Allegiance Belongs to Nation, Not to Government
Often, in criticizing my own country as I currently perceive it, I have been accused of being unpatriotic to the point of treason. I have been called any number of unkind names and been told, “If ya don’t like it, leave it.”
Treason is not a charge to be taken lightly, and I am pressed to respond. Let us first distinguish between my country and my government. My country is the land and the people I am bonded to from and by birth. My government is a temporary custodian of the values and principles set forth in the Constitution that serves to preserve those same values and principles.
It is possible to love your country but distrust its governance. It is possible to love your country so much that you have an insurmountable desire and need to call attention to and attempt to correct any and all wrongs of a government whose actions are taken in your name, besmirching the country and the people you love.
In those terms, it is not I, but those who (for whatever reason) refuse to acknowledge their sacred obligation to call to account any official deed or person acting in violation of the same values and principles which they purport to believe and observe, who are the unpatriotic. In reality, it is they who could rightfully be accused of treason. It is unlawful to have knowledge of a crime and let it go unreported.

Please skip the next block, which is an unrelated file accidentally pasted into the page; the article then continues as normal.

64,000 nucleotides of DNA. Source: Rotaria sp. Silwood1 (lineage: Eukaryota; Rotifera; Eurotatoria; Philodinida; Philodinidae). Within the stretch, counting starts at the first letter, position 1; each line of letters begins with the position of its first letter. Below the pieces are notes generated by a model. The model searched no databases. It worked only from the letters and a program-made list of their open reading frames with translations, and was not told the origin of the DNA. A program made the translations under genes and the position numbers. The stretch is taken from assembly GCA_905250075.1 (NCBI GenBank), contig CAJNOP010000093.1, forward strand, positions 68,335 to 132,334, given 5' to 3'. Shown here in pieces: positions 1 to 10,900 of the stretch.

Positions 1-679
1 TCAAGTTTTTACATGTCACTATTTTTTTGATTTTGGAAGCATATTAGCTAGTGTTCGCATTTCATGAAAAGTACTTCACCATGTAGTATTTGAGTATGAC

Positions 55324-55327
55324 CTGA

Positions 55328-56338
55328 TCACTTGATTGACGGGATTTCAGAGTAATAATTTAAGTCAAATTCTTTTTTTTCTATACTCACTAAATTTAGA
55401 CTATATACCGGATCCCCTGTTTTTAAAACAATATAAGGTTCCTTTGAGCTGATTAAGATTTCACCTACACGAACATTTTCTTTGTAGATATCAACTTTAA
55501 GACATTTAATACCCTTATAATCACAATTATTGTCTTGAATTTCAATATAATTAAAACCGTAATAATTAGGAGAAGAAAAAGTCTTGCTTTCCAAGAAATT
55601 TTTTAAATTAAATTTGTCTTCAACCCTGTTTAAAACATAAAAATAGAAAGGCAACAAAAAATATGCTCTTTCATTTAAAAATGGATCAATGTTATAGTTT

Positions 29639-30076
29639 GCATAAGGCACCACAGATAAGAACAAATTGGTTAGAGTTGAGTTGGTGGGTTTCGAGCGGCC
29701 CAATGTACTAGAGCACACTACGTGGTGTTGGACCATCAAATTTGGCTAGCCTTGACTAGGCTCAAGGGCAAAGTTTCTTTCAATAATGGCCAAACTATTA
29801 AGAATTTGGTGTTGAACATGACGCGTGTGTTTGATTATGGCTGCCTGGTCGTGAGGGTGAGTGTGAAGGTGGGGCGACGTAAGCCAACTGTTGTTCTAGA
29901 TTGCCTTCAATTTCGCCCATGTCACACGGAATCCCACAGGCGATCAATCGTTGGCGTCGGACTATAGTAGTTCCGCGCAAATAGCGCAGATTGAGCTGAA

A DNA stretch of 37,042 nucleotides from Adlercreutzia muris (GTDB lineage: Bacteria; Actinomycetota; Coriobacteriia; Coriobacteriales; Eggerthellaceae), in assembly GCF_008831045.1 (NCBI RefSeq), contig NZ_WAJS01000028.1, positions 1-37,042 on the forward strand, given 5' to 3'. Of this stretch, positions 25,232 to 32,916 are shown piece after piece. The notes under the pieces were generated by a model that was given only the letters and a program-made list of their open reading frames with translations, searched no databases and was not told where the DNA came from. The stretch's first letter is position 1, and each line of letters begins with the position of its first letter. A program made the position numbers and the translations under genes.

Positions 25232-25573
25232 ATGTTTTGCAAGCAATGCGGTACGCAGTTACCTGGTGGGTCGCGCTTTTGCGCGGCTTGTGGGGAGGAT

Then, of course, the question of knowledge must be addressed, and here again, the onus and obligation of being informed in a democratic society falls to the individual, and ignorance is no excuse.
While there is no doubt that everything possible is done to keep us in the dark, from insignificant distractions and secrecy to actual lies and deceptions, it remains possible for the true patriot to ferret out the truth. There is, of course, the danger that the misinformed or malcontent will unwittingly or deviously create so-called “fake news,” with fabricated claims or charges and accusations of misdeeds and policies by honorable officials, and they should be subject to severe scrutiny. However, when the truth of an accusation is not only obvious but admitted, there is little excuse for reticence in speaking out. Let us examine four such incidents: